This is Tuesday’s Genealogy Tip….on Thursday!
The holidays are coming! What do you get the genealogists in your family? (For yourself?!) Need a gift for the person who has “everything”?
Who couldn’t use a little help from this year’s Genealogy Gift Guide. Below are suggestions gleaned from around the web to help you with your holiday shopping this year.
Genealogists love books!
Please note that this post contains affiliate links which means I may earn a commission if you decide to purchase a product/service. This does not cost you extra. Be assured I only recommend products/services that I use and think you would like too.
Facebook has been around for a long time now. Many I know have a bit of a love/hate relationship. Whether you love Facebook or just tolerate it, the fact is genealogists are on Facebook.
Facebook is not just for the “young” social media minded. In fact, my teenager loves to remind me that Facebook is “old people social media”. Ahem…. well, moving right along. If you are looking to connect with family, find “long-lost” or distant relatives, or other researchers to collaborate with, Facebook is a great place to start.
Flickr is fast becoming a favorite tool in my genealogy toolbox!
If you are not familiar with it, Flickr is a free photo storage/sharing site. (There is a paid version, but the free version currently meets my needs.) Read more about Flickr basics for genealogy in my guest post for Crestleaf. Continue reading
Yes, you can!
As a genealogist, you’re wondering what’s the big deal, right? Continue reading
Halloween is not far off. With my children being too old to trick or treat, we do not do much around our house other than pass out candy to the trick or treaters.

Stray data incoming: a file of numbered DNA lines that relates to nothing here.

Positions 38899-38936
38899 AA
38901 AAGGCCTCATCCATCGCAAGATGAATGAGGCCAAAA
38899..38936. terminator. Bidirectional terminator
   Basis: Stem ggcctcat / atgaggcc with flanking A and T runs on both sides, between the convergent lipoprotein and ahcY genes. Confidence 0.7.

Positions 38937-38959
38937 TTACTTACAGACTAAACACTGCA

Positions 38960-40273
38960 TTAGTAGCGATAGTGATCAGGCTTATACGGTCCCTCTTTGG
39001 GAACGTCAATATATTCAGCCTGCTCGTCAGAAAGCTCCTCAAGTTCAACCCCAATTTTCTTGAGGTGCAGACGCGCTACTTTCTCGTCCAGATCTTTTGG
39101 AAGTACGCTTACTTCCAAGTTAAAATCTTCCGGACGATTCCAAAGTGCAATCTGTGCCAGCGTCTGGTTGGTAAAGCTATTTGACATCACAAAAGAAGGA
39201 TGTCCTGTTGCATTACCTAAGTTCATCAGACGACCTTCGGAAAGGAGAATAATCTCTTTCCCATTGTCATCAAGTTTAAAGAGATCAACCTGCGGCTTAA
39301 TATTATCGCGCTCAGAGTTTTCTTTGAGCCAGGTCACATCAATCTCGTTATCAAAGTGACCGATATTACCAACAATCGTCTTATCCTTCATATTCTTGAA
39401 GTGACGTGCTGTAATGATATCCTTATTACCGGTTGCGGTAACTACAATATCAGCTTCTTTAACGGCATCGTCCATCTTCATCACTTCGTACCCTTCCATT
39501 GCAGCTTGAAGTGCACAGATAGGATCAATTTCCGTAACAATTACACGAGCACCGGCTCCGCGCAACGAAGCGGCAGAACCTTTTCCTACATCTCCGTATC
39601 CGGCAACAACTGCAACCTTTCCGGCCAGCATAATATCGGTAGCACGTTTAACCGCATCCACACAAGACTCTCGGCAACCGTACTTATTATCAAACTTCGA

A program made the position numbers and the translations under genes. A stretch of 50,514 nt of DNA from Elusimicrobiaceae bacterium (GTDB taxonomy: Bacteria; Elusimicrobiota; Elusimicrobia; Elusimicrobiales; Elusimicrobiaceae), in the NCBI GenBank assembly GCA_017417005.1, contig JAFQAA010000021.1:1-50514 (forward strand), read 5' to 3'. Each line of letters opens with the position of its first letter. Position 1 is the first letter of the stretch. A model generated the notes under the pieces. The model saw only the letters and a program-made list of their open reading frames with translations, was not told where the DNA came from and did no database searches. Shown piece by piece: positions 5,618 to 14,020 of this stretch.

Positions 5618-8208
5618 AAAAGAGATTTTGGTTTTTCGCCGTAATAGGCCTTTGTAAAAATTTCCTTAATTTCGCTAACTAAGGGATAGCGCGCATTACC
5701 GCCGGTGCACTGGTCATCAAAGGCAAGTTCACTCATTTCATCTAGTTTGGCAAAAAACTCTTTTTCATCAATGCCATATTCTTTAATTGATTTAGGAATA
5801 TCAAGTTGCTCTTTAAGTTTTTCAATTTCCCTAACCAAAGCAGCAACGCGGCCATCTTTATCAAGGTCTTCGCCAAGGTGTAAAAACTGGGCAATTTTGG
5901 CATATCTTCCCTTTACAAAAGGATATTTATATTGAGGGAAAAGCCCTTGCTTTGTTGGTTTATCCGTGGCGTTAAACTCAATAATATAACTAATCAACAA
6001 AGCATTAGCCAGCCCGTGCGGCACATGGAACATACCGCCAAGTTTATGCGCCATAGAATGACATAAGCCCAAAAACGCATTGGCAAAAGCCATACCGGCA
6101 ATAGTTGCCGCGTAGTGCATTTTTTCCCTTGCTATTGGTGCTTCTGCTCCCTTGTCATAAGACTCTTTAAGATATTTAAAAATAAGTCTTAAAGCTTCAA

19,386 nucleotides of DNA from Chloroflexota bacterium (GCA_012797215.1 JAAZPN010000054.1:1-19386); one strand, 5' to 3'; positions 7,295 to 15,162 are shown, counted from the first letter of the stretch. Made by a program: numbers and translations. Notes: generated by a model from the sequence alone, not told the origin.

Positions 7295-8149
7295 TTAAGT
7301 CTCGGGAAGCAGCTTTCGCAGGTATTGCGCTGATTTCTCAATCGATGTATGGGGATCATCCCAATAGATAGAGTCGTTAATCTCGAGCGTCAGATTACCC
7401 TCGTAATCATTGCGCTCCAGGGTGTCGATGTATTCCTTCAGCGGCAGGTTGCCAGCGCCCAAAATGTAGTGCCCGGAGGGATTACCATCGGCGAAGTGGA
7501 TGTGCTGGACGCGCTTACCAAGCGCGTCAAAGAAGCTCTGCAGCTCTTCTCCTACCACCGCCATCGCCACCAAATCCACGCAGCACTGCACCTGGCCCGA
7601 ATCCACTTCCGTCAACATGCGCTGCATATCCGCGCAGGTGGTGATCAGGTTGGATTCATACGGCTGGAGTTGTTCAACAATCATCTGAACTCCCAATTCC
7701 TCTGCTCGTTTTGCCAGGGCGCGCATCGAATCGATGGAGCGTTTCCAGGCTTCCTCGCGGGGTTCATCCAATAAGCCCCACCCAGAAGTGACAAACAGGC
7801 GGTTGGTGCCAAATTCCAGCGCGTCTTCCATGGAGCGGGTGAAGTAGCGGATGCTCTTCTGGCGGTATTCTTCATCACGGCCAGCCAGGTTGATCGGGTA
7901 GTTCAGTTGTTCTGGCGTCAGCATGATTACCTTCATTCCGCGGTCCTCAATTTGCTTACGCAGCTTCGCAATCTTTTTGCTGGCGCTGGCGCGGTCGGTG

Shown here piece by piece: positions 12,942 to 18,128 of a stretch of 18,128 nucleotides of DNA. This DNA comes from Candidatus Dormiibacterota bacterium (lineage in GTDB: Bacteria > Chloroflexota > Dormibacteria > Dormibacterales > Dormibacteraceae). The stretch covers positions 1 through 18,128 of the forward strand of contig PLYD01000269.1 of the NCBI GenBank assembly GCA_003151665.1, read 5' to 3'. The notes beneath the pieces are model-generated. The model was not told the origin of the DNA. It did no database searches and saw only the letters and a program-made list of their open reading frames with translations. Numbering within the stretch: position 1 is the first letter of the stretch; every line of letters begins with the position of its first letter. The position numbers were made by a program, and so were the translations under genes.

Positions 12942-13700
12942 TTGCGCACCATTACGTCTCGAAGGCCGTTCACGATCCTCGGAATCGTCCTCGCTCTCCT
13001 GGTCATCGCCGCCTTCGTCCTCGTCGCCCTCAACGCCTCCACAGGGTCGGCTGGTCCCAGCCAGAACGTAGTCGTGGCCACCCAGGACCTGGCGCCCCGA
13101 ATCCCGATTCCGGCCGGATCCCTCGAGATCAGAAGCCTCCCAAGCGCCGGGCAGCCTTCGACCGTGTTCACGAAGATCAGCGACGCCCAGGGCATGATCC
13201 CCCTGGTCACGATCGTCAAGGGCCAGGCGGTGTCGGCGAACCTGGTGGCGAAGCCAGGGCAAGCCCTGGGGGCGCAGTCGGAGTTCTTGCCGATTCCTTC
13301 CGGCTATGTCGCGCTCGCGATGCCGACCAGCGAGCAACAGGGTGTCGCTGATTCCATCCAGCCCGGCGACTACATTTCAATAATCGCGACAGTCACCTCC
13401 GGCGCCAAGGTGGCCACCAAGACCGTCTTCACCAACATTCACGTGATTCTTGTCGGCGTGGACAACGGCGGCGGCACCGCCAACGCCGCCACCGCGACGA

But, being the family historian and genealogist that I am …..
Growing up in the 1940′s in outside of South Boston, Va Halloween was more about the tricks than the treats. At least for the boys!
The Talbott cousins grew up in rural southern VA. The family was primarily a farming family. On Halloween the boys would get a cow patty (that’s cow poop, just so we are clear) and place it in a grocery sack. They would then place the sack of cow poop on an unsuspecting person’s porch, light the sack on FIRE and knock on the door. Oh yes, and RUN. The person would open their front door, see a grocery sack on fire…..and stomp the fire out.
Use your imagination on how that went.
Those Talbott cousins were at it again. The boys would make a dummy person out of things they found on the farm. Next, they would place the dummy in a rocking chair on someone’s front porch. They would then tie a rope around the rocking chair and hide off to the side of the porch. One person would ring the doorbell and then hide. When the door opened, one of the boys would pull the rope and rock the chair creating a spooky sight for the homeowner!
I’ve been assured my father was not the ring leader in any of these tricks, but one of the younger boys following the older cousins. At least that’s his story and he’s sticking to it!
Let’s move on to the maternal side of the family. Growing up outside of Greensboro, NC, my mother’s family was still pretty rural. There were about 4-5 houses of close neighbors and friends. All the children would dress up and trick or treat at each other’s houses. No real tricks were done. In this case, it was more about the treats. The mothers would bake really good treats for the kids – homemade cookies, candy apples – that sort of thing. No store-bought candy there. Overall, a lot of fun with friends is remembered,but no tricks.